The petitioner shall also submit together with the petition a sworn certification that he has not theretofore commenced any other action involving the same issues in the Supreme Court, the Court of Appeals or different divisions thereof, or any other tribunal or agency; if there is such other action or proceeding, he must state the status of the same; and if he should thereafter learn that a similar action or proceeding has been filed or is pending before the Supreme Court, the Court of Appeals, or different divisions thereof, or any other tribunal or agency, he undertakes to promptly inform the aforesaid courts and other tribunal or agency thereof within five (5) days therefrom.

The petitioner shall pay the corresponding docket and other lawful fees to the clerk of court and deposit the amount of P500.00 for costs at the time of the filing of the petition.

The failure of the petitioner to comply with any of the foregoing requirements shall be sufficient ground for the dismissal of the petition.

The second paragraph of Section 1, Rule 65 of said Rule reads:

The petition shall be accompanied by a certified true copy of the judgment, order or resolution subject thereof, copies of all pleadings and documents relevant and pertinent thereto, and a sworn certification of non-forum shopping as provided in the third paragraph of section 3, Rule 46.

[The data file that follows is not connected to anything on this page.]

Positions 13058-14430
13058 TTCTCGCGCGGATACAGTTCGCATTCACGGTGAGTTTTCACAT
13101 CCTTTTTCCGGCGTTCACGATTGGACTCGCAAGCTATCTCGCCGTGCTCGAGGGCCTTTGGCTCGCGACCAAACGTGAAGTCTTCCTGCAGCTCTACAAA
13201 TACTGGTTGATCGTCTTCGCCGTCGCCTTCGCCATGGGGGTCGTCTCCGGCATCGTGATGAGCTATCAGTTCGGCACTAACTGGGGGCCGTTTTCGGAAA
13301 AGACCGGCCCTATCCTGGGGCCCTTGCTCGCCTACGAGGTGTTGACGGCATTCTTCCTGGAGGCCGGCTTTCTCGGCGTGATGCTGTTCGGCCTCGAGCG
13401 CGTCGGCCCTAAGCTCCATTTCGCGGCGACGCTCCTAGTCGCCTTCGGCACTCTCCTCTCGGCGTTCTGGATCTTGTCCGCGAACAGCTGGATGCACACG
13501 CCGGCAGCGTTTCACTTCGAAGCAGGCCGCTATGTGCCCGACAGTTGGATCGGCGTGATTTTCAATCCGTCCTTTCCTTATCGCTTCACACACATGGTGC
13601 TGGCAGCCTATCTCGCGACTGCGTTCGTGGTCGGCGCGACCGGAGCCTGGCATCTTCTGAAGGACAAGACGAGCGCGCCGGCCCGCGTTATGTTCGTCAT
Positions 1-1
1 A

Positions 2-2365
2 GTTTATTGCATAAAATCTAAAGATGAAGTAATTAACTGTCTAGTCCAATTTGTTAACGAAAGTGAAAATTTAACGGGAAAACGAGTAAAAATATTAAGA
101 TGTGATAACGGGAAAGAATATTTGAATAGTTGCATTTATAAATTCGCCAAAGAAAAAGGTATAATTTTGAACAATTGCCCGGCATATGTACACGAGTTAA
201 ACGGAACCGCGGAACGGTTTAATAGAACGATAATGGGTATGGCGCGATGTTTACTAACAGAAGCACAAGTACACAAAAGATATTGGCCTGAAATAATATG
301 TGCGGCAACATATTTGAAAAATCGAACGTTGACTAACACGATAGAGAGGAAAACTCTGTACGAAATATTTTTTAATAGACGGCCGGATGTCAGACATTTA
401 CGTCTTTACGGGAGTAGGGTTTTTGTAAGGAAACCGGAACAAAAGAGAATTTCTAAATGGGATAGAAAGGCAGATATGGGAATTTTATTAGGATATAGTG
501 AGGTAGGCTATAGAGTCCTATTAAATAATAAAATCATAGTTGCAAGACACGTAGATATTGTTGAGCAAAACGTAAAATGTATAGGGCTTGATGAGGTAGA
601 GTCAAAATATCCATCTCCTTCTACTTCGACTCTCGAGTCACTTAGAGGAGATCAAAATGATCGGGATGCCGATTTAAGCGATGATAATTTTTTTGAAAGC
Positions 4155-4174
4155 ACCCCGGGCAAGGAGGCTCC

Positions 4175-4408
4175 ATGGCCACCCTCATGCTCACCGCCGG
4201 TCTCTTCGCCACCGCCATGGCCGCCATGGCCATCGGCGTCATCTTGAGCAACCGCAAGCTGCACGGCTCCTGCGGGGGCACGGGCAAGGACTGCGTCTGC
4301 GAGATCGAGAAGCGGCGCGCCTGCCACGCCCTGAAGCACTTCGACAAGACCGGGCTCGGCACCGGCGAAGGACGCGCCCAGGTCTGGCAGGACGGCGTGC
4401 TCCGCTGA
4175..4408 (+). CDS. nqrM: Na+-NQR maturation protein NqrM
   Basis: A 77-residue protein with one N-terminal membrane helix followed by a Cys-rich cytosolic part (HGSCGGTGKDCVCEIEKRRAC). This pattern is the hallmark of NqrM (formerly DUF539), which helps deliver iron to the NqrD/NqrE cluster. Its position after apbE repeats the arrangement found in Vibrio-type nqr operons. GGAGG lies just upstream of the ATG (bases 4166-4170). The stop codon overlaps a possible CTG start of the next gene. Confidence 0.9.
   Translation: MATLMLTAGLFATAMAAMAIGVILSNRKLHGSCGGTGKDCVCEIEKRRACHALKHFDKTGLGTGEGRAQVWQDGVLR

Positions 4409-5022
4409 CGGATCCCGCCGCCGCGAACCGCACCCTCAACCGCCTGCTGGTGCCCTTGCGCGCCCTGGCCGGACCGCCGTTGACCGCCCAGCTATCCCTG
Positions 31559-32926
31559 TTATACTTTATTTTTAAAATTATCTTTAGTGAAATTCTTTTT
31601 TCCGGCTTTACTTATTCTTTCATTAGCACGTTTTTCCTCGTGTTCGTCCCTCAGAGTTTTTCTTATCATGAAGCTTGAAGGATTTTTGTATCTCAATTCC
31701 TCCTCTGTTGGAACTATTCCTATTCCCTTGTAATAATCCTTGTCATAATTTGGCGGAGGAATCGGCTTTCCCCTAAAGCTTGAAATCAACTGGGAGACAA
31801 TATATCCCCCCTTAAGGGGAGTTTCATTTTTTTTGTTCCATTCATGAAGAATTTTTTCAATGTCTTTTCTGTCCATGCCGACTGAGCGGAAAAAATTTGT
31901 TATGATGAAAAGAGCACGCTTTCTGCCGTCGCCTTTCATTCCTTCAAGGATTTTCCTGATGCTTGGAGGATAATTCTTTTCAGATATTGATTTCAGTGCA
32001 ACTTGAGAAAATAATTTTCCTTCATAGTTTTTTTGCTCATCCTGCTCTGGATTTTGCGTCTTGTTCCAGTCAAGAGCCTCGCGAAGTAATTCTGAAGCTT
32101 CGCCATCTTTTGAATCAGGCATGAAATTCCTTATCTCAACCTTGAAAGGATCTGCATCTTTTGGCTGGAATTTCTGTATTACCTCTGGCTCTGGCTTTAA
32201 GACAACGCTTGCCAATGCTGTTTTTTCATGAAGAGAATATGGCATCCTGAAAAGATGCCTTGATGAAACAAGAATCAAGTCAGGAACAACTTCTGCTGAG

In a case of recent vintage, we held that while a petition for certiorari must be accompanied by a duplicate original or certified true copy of the judgment, order, resolution or ruling subject thereof, there is no requirement that all other relevant documents attached to the petition should be certified true copies as well.[8] The CA nevertheless outrightly dismissed the petition on account of the petitioners failure to append certified true copies of certain relevant documents referred to therein.

In any event, we agree with the petitioners that even assuming that the Rules require all attachments to a petition for certiorari to be certified true copies, the CA should have nevertheless taken cognizance of the petition. It has been the consistent holding of this Court that cases should be determined on the merits, after full opportunity to all parties for ventilation of their causes and defenses, rather than on technicality or some procedural imperfections. In so doing, the ends of justice would be better served. Rules of procedure are mere tools designed to expedite the decision or resolution of cases and other matters pending in court. A strict and rigid application of the rules that would result in technicalities that tend to frustrate rather than promote substantial justice must be avoided.[9]